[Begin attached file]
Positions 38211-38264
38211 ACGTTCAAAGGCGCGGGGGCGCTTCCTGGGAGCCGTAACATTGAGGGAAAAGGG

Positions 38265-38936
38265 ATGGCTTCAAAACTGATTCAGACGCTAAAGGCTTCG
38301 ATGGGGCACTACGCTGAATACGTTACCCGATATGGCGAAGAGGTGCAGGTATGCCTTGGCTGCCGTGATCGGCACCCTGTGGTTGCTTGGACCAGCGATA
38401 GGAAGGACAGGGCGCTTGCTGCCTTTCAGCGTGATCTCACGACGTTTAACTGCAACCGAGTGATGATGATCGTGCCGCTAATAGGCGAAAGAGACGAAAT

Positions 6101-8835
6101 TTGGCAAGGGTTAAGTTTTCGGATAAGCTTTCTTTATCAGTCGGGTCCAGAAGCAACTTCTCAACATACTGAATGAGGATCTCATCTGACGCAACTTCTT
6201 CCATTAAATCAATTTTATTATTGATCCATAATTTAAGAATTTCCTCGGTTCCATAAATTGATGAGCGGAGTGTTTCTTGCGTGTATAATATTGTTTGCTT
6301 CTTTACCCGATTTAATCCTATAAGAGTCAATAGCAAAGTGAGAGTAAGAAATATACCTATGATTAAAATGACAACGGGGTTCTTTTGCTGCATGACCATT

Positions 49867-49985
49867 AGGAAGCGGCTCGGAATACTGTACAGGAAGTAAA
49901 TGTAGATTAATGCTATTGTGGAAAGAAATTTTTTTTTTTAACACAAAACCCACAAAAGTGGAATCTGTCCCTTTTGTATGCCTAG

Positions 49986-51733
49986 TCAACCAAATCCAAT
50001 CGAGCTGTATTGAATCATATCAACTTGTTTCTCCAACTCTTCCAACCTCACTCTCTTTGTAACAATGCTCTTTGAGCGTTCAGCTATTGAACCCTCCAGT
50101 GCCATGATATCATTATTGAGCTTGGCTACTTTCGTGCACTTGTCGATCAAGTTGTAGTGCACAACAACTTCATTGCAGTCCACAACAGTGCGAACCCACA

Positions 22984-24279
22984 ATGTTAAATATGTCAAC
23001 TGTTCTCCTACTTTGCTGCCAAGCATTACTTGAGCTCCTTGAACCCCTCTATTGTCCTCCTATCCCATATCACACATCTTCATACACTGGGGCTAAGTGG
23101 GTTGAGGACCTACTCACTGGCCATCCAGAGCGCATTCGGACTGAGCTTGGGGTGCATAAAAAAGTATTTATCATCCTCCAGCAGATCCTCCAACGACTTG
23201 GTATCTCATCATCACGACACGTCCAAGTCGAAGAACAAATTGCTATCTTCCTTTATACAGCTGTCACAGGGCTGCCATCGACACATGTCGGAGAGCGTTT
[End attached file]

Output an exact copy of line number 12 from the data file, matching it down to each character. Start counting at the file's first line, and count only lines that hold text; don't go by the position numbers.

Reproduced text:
49867 AGGAAGCGGCTCGGAATACTGTACAGGAAGTAAA